As an undergraduate student in the Department of Information Science, you will learn to collect, analyze and interpret many different information sources to understand our world. You’ll study how we interact with all things digital, including software, devices and algorithms. By the time you graduate, you’ll be able to create social and technological solutions that are truly engaging for those who use them, apply those solutions to real problems and evaluate their effectiveness.

You will also apply information science to the topics that matter to you. From journalism to music to healthcare, you will gain tools that can address many problems. By applying your new knowledge, you’ll address real problems and create an impact on our society.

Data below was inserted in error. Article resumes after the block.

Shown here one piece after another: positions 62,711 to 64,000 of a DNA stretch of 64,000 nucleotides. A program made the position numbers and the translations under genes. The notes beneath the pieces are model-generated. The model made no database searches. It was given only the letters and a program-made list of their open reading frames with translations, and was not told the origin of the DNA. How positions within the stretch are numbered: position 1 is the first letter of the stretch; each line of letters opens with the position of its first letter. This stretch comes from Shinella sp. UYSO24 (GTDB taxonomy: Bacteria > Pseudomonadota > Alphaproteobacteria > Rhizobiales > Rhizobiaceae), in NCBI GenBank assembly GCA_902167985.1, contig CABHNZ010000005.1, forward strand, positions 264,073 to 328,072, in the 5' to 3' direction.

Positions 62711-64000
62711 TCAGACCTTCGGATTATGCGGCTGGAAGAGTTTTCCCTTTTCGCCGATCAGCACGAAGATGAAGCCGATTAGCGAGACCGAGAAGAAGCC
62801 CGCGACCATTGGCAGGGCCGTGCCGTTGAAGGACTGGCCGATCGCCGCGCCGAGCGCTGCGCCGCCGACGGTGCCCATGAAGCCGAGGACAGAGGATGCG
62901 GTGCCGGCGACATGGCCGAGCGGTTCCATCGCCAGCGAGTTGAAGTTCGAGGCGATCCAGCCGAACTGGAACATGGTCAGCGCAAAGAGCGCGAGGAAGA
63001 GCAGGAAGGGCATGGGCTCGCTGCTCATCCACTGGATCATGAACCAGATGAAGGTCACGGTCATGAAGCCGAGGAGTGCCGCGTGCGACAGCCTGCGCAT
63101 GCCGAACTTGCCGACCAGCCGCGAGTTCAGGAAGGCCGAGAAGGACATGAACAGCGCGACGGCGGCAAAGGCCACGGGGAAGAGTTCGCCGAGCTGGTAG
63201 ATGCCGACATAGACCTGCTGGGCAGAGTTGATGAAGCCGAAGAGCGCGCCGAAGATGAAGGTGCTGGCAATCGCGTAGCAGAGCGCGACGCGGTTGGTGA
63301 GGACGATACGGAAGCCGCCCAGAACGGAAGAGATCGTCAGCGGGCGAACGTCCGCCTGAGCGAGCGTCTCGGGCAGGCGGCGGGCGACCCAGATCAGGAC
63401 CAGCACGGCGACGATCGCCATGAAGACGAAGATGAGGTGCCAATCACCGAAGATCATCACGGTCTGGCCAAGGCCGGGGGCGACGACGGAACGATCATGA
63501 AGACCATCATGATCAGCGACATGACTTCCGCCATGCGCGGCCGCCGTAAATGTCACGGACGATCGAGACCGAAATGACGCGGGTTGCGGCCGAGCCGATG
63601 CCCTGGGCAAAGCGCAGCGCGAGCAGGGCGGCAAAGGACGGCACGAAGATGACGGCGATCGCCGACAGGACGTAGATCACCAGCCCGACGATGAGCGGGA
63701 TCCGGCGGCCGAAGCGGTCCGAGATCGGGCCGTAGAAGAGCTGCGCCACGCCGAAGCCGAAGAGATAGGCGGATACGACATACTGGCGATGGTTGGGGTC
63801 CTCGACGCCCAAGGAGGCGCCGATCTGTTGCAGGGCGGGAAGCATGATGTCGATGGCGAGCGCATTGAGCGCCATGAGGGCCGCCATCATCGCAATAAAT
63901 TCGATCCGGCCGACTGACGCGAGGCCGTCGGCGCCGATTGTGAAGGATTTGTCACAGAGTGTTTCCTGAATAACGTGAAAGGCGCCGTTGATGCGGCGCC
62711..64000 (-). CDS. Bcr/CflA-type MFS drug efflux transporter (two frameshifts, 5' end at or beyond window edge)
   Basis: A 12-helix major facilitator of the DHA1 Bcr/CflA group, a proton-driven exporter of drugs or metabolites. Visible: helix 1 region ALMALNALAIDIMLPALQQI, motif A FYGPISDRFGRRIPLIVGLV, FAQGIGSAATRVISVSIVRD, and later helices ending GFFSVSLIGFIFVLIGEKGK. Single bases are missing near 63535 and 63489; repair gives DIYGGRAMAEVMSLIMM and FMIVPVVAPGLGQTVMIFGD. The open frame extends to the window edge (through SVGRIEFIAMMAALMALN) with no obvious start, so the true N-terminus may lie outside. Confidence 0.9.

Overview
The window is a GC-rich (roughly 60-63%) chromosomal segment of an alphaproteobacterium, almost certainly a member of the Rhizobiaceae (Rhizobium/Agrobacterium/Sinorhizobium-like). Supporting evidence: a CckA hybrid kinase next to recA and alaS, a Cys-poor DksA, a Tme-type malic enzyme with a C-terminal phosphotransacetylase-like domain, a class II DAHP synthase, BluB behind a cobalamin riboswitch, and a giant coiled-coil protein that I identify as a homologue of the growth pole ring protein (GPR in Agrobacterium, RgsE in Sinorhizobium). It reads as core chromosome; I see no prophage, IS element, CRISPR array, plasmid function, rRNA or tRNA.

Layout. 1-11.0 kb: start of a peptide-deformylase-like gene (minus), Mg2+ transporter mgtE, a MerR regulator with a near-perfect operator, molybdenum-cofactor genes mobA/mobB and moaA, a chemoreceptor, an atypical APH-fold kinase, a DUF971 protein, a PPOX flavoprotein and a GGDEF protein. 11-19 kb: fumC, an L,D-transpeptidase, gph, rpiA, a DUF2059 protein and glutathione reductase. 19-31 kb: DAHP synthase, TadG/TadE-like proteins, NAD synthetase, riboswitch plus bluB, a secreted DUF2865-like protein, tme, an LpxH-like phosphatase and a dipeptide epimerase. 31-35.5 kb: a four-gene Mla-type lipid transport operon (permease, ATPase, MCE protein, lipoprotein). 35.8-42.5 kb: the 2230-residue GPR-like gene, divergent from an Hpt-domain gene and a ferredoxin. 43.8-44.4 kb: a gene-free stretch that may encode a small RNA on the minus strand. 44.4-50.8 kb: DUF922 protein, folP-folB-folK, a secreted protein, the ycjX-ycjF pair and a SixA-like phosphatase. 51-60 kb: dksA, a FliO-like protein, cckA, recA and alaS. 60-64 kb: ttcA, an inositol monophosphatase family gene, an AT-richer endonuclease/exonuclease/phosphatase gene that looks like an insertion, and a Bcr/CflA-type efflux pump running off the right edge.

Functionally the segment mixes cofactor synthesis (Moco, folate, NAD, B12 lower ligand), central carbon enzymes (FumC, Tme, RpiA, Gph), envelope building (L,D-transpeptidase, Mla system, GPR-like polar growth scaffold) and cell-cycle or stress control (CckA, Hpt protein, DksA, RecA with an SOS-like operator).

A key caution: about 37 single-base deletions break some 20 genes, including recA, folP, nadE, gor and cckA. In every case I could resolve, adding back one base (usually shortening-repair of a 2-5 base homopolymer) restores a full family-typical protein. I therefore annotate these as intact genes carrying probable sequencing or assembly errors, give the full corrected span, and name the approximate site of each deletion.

You will:

  • acquire skills in multiple forms information analysis, from small data to big data, from quantitative to qualitative, from data exploration to information exposition;

  • learn the computing skills you need to support information analysis, including prototype building and scripting for working with data;

  • master human-centered design and research design, leaving you able to craft solutions and evaluate their use;

  • understand social and ethical contexts of information and technology; and

  • understand how people interact with technology and with each other in technological contexts, including training in appropriate socio-behavioral theories.